Wright Lab researchers contribute to largest ever map of the sky that will inform ambitious DESI survey

CCD part
January 15, 2021

In 2015, Wright Lab researchers, including Charles Baltay, Eugene Higgins Professor of Physics and professor of astronomy; David Rabinowitz, senior research scientist in physics; William Emmett, senior mechanical engineer; and Tom Hurteau, Wright Lab research and development technician, were an integral part of the team that rebuilt and installed the Mosaic3 infrared CCD imager onto the Mayall 4-meter telescope at Kitt Peak National Observatory near Tucson, Arizona. This imager was installed to be used in the Mayall z-band Legacy Survey (MzLS), one of three legacy surveys intended to help identify galaxies to target with the then future Dark Energy Spectroscopic Instrument (DESI), which is designed to create a 3-D map of the sky that will allow researchers to measure the effects of dark energy on the expansion of the universe.

At the January 14th, 2021 meeting of the American Astronomical Society, the final data from these three surveys were released, including the largest ever 2-D map of the sky.  As planned, this map will be used to identify targets for a five-year survey with DESI.  DESI is currently being commissioned, and the first science data with DESI will be taken in April of this year.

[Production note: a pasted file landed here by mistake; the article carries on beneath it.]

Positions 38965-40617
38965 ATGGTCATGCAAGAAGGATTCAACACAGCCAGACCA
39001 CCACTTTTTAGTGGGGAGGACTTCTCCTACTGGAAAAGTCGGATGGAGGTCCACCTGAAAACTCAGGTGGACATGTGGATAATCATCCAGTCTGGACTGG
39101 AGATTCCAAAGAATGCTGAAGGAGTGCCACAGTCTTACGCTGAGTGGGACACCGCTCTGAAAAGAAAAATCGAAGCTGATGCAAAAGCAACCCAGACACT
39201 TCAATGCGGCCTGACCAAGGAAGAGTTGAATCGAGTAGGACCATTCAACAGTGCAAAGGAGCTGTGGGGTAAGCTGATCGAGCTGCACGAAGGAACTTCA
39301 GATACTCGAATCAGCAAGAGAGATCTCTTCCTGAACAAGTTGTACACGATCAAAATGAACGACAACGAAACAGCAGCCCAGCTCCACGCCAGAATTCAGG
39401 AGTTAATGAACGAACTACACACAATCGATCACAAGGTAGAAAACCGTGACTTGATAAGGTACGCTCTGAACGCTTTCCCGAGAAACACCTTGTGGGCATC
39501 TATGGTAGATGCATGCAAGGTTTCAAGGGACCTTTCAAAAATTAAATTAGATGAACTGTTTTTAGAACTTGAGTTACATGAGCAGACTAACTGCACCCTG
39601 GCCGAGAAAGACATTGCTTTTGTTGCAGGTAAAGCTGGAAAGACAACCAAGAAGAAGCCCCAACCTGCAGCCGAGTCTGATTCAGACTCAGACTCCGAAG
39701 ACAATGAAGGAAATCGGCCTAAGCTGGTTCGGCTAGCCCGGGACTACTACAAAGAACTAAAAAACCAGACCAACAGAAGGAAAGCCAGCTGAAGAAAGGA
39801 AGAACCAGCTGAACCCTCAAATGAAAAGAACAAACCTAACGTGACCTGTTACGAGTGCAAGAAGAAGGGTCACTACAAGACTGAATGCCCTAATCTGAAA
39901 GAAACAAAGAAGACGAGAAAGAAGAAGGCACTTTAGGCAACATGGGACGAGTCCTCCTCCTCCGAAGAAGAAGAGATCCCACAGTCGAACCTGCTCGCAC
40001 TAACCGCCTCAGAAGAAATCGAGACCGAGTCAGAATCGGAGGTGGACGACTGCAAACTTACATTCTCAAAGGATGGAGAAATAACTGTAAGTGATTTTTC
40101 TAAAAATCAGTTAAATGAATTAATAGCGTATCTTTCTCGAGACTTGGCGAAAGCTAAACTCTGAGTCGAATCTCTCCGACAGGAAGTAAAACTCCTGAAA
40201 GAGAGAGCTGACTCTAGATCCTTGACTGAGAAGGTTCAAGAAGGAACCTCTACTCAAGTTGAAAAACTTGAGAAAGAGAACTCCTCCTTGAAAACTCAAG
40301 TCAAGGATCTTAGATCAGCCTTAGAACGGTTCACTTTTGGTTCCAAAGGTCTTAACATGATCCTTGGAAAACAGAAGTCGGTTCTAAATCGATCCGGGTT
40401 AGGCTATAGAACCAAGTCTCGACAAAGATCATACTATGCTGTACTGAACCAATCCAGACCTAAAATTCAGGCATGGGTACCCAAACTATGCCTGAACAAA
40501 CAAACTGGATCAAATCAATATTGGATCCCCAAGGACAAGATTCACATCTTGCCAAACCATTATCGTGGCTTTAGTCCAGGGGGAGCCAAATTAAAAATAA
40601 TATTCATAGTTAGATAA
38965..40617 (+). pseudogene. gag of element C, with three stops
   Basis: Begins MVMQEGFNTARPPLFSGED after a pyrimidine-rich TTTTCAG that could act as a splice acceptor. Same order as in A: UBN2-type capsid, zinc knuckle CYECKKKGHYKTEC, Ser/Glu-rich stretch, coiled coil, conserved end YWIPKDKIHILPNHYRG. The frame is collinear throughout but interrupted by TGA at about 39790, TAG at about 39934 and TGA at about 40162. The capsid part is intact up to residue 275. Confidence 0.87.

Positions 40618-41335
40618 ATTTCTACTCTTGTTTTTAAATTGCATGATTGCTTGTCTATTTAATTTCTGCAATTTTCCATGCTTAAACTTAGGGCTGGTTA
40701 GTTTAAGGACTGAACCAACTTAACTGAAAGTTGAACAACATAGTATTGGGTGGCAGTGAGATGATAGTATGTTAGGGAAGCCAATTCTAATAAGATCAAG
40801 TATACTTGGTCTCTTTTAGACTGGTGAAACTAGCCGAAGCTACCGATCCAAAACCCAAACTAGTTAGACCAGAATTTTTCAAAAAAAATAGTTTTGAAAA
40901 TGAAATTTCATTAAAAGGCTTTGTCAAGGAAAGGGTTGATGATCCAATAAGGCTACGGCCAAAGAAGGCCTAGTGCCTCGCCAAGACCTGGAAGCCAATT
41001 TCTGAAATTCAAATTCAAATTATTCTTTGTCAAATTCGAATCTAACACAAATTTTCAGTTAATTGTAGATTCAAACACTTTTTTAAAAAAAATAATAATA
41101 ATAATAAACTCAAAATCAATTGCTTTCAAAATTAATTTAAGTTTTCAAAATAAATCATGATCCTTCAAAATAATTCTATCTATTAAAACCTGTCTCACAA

For more information on the 2-D map and the DESI survey, please see the press release from NOIRLab.

The Wright Lab team also has been working on developing techniques and building parts to optimize DESI itself.  According to the DESI website from NOIRLab, “DESI will repeatedly map the distance to 35 million galaxies and 2.4 million quasars across one third of the area of the sky over its five-year run. In ideal conditions, DESI will cycle through a new set of 5000 galaxies every 20 minutes, or more than 100,000 galaxies a night. 5000 robotic positioners will automatically point DESI’s fiber-optic eyes at preselected sets of galaxies to measure their spectra, from which one can gauge how much the Universe expanded as the light from them traveled to Earth.”

Baltay, Rabinowitz, Emmet, and Hurteau designed, built and installed the Yale Fiberview Camera for DESI, which helps provide feedback for the robotic positioners so they can be preciscely positioned in a very short amount of time.  With changes of targets every 20 minutes, it is crucial that as little time be lost in moving to new targets as is possible, and the Yale Fiberview Camera enables the efficiency of the whole system.

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